Defense budgets have hit the headlines again this week, as United States Permanent Representative to the United Nations, Samantha Power, flew to Brussels to urge European nations to rethink their defense spending plans.
With just under six months to go until the referendum on Scottish independence, there is still little clarity about how any independence agreement would shape up in practice. A myriad of issues remains on the table, ranging from the everyday – Will there be border control? How will the postal system function? Which television stations will be available? – right up to the most complex strategic questions over currency and economic independence, membership of international organisations, and the future of the UK and Scotland’s defense policies.
When Ukraine became a newly independent state after the dissolution of the Soviet Union in 1991, its future security was far from assured. Yet in 1994, an era in which nuclear deterrence remained a central security strategy for others, Ukraine opted for nuclear disarmament – despite its own vulnerability and without securing a place under any nuclear umbrella. In return, it sought alternative guarantees for its borders.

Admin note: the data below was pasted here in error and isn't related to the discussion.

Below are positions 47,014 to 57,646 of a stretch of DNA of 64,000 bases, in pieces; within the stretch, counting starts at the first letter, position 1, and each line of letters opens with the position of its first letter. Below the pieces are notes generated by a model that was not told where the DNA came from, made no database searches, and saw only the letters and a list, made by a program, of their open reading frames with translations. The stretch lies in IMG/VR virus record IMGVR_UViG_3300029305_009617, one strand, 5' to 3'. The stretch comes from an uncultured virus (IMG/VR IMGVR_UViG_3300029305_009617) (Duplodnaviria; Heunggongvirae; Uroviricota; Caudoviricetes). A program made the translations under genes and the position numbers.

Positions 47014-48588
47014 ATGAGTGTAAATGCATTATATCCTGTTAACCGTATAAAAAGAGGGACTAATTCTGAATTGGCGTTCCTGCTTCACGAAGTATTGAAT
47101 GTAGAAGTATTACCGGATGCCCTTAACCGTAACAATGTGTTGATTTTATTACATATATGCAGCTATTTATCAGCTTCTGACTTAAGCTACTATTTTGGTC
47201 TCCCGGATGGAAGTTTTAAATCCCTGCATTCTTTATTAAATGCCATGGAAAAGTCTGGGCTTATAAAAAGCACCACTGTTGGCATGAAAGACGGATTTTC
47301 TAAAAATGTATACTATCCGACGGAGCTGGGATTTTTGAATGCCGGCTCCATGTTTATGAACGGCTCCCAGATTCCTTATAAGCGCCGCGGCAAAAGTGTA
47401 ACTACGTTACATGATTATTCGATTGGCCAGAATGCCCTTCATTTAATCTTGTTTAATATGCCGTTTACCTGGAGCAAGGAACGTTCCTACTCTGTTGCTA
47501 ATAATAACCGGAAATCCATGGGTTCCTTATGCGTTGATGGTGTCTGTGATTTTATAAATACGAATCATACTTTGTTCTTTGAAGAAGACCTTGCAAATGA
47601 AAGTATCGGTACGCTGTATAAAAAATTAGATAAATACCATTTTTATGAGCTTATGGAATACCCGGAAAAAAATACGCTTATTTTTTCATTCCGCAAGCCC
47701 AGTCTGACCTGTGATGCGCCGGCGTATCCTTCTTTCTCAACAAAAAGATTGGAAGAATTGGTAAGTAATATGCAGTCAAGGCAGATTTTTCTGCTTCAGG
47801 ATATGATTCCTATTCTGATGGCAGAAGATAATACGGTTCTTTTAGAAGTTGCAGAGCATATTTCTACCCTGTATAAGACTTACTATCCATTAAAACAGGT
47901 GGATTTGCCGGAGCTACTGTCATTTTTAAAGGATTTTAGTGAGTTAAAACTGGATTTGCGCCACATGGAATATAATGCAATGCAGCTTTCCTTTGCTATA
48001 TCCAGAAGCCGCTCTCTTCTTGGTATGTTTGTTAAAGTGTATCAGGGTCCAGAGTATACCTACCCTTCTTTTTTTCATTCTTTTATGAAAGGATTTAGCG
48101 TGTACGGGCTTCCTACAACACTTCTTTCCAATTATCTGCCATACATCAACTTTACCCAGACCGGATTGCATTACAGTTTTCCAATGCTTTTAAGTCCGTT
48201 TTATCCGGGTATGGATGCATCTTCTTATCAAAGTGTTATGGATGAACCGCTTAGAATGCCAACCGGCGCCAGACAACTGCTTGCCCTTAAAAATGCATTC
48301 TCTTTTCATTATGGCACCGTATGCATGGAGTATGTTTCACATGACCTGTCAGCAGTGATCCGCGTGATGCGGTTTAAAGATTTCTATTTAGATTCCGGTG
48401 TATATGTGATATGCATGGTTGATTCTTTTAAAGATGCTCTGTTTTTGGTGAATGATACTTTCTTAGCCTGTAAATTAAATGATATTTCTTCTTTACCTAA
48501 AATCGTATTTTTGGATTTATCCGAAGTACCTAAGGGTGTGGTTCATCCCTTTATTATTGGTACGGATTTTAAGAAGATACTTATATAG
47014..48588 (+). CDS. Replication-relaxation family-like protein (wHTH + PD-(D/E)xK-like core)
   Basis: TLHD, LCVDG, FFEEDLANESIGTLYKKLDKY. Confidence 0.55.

All eyes are on Russia’s next moves in Ukraine, and Crimea in particular, with news outlets reporting a strengthened Russian military presence on the peninsula. A referendum proposed by members of the Crimean parliament is set to take place in Crimea this Sunday, 16th March, to choose its future as part of either Ukraine or the Russian Federation, a move that could irreversibly deepen the crisis.
The Nuclear Non-Proliferation Treaty (NPT) articulates a collective ambition: a world free of nuclear weapons. And since its inception, we have made significant progress: 189 countries have signed up to the NPT; nuclear weapons have reduced in number from an estimated 70,000 at the height of the Cold War to somewhere in the region of 17,000 today;
It is ironic, but not completely surprising, that our desire for nuclear disarmament has its roots in the same principles that drive our continued military investment in nuclear weapons: predominantly the dire humanitarian consequences that would result from a nuclear attack or accident. The potential consequences are what inspire the global community to keep pressing for change. But the belief in deterrence, that our ability to inflict huge reciprocal damage is what keeps others from attacking us, is also what makes proponents of nuclear weapons feel protected.
Today marks the start of implementing the interim deal with Iran, which will halt the development of its nuclear programme for six months in exchange for limited sanctions relief from the international community. Since the interim deal was struck in November 2013, the parties have been working together to agree on the terms of implementation.
Absent any major catastrophe involving a nuclear weapon (which isn’t out of the question but let’s all hope we don’t get to that point), established nuclear-weapons policies look unlikely to shift dramatically in 2014. Predictably, for an issue involving diverse interests, entrenched mistrust and engagement across the entire international community, the rate of change often feels glacial.